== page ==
LIVE OAK, Florida – For farmers in central Florida, planting cover crops in strips as a trap crop alongside cash crops is proving to be a highly effective method for attracting beneficial insects and controlling pests. Farmers have been so pleased with the results that they have fully adopted the Integrated Pest Management (IPM) strategy as an alternative to using chemical insecticides.
In a Southern Sustainable Agriculture Research and Education (SSARE) On-Farm Research Grant, two small organic farms teamed up with the University of Florida to test the prevalence of beneficial and predatory insects in strip plantings of selected annual cover crops, such as sunflower, rye, triticale, sunn hemp and buckwheat.
“We are trying to find out what we can do to limit our chemical applications,” said Bradley Hoover, of Hoover Farms. The young farmer owns 20 acres of about 50 different types of vegetables, all certified organically grown and sold in the wholesale market. “The benefit of using plants to manage pests has not yet been realized on the farm, and that’s what we are trying to do here.”
In the study (OS13-079), “Establishing and Evaluating Selected Cover Crops on Small Farms to Increase the Impact of Beneficial Arthropods on Crop Pests,” buckwheat was the star on Hoover Farm. University of Florida regional Extension agent Bob Hochmuth and his research team counted over 60 families of beneficial and predatory insects ranging from true bugs, to bees, to parasitoids on the cover crops, mainly on buckwheat.
Hoover said that he was interested in how well the trap crops would control stinkbugs, a major pest of tomatoes and peppers. The results were positive. In one example, researchers collected nymphs and adults of four species of stinkbug and found that all of them were parasitized by an orange tachinid fly, which is attracted to the blooming stage of buckwheat. Sunflower was also found to be effective in managing the leaf-footed bug.
Hoover has since planted larger blocks of buckwheat for a year-round trap cropping system. Current cover crops implemented on the farm include rye as a winter cover crop, sunn hemp as a summer cover crop for soil building, and buckwheat to support beneficial and predatory insects.
Scott and Billie Rooney of Rooney’s Front Porch Farm shared similar positive results, specifically with buckwheat and triticale. Over 40 families of beneficial and predatory insects were collected. Primary emphasis was given to managing stinkbug in their blueberry plants.
The Rooneys adopted planting buckwheat strips on their farm to increase beneficial insects, and triticale as the primary trap crop to eliminate stinkbugs that arrive early in the season. The system has worked so well for the farmers that they have fully adopted using a triticale trap cropping system on their entire farm.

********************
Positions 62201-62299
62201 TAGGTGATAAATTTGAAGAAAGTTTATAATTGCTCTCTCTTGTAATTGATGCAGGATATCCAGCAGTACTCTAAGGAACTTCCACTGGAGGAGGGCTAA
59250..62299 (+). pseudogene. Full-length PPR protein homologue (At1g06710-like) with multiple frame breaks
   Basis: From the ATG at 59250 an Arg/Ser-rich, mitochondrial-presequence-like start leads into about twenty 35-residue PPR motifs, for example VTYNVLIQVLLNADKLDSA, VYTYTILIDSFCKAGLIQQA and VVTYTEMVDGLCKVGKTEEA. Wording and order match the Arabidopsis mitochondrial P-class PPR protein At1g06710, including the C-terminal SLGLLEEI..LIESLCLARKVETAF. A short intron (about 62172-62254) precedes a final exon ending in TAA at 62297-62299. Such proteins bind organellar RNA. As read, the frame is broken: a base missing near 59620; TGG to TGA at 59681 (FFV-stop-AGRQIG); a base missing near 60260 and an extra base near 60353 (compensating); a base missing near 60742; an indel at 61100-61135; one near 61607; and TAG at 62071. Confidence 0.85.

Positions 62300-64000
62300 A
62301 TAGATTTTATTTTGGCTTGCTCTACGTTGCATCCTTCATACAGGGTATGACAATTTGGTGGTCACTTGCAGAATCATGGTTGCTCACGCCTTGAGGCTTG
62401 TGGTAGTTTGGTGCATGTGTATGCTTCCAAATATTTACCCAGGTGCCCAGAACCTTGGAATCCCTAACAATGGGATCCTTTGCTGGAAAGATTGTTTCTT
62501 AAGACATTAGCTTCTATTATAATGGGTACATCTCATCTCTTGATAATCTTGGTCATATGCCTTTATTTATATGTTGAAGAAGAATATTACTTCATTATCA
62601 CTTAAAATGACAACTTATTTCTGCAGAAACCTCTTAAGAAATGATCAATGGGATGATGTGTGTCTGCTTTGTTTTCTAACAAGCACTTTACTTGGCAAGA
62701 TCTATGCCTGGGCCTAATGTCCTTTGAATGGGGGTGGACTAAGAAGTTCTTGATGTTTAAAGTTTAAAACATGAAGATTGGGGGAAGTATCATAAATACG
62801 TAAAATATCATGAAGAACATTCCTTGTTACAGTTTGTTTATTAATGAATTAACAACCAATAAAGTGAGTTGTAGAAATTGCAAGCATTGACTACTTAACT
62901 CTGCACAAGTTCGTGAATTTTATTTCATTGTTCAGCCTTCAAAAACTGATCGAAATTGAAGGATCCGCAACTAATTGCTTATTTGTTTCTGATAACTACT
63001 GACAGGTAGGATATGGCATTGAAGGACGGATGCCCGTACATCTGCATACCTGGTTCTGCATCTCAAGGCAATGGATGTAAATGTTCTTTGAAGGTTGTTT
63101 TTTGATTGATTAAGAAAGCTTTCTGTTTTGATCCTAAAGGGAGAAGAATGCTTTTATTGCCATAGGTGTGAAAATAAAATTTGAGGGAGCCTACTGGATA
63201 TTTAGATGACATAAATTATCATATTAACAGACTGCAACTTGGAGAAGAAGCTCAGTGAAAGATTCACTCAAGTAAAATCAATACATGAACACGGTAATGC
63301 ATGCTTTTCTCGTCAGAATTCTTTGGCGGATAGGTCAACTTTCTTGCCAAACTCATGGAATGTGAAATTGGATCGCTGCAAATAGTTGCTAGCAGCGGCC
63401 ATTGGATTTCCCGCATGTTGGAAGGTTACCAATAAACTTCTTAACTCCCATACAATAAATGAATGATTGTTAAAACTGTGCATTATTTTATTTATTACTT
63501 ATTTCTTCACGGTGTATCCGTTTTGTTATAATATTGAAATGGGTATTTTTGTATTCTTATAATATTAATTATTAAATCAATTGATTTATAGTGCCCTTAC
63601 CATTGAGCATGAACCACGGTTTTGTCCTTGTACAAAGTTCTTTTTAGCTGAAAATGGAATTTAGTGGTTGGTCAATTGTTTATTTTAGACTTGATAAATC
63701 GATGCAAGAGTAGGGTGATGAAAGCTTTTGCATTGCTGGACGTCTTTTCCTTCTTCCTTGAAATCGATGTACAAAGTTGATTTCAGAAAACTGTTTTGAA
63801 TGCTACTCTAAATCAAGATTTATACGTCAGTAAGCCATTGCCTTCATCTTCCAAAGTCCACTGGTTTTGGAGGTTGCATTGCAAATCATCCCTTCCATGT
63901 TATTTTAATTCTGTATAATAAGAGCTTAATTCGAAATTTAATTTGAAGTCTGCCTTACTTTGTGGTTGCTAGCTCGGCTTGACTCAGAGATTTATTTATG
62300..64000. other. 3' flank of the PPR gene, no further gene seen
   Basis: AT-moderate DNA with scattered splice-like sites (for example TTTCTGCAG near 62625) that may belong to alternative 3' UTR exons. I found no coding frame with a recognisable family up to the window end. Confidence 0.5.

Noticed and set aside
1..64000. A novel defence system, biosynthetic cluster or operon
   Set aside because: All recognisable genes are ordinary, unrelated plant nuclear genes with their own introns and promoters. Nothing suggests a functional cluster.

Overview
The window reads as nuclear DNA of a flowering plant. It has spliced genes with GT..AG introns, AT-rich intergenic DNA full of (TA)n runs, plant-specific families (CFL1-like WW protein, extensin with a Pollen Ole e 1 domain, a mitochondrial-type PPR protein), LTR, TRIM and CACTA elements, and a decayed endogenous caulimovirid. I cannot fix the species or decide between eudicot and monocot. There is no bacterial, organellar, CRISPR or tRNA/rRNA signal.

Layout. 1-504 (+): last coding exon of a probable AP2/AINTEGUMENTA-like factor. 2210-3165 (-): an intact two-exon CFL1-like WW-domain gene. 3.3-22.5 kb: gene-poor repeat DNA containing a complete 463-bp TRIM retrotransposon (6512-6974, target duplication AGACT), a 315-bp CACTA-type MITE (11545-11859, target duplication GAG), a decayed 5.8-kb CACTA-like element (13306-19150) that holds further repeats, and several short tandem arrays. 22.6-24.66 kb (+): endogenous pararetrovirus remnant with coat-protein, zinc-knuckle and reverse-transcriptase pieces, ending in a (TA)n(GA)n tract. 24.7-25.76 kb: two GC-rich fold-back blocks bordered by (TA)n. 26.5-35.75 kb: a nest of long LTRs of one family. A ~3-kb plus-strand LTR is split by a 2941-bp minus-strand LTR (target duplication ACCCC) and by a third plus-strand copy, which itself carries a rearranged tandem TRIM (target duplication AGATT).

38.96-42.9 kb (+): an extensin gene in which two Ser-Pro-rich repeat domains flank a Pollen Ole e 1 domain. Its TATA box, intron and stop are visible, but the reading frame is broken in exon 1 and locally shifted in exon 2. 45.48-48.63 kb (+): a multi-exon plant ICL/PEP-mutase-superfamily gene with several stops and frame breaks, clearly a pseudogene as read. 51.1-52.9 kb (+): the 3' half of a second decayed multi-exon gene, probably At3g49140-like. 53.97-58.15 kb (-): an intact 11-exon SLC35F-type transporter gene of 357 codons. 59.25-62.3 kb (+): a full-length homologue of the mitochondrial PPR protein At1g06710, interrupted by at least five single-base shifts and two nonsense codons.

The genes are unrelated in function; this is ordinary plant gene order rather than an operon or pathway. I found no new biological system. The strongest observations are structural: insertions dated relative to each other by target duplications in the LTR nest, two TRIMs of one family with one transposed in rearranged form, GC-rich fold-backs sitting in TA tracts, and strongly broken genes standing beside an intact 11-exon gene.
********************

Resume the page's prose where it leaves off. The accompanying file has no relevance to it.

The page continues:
The on-farm field trials represent an extension of the ongoing use of trap crops at the University of Florida Suwannee Valley Agricultural Extension Center. The IPM strategy has transformed unsustainable pest management practices from weekly pesticide applications to infrequent spot treatments based on scouting and pest thresholds. This has resulted in more than a 50 percent reduction in insecticide applications on the 300-acre farm.
Other study participants included University of Florida IPM director Norm Leppla; Extension agent Elena Toro; and Extension vegetable specialist Danielle Treadwell.
Published by the Southern Region of the Sustainable Agriculture Research and Education (SARE) program. Funded by the USDA National Institute of Food and Agriculture (NIFA), Southern SARE operates under cooperative agreements with the University of Georgia, Fort Valley State University, and the Kerr Center for Sustainable Agriculture to offer competitive grants to advance sustainable agriculture in America’s Southern region. This material is based upon work that is supported by the National Institute of Food and Agriculture, U.S. Department of Agriculture, through Southern Sustainable Agriculture Research and Education, under sub-award number: OS13-079. USDA is an equal opportunity employer and service provider. Any opinions, findings, conclusions, or recommendations expressed in this publication are those of the author(s) and do not necessarily reflect the view of the U.S. Department of Agriculture.
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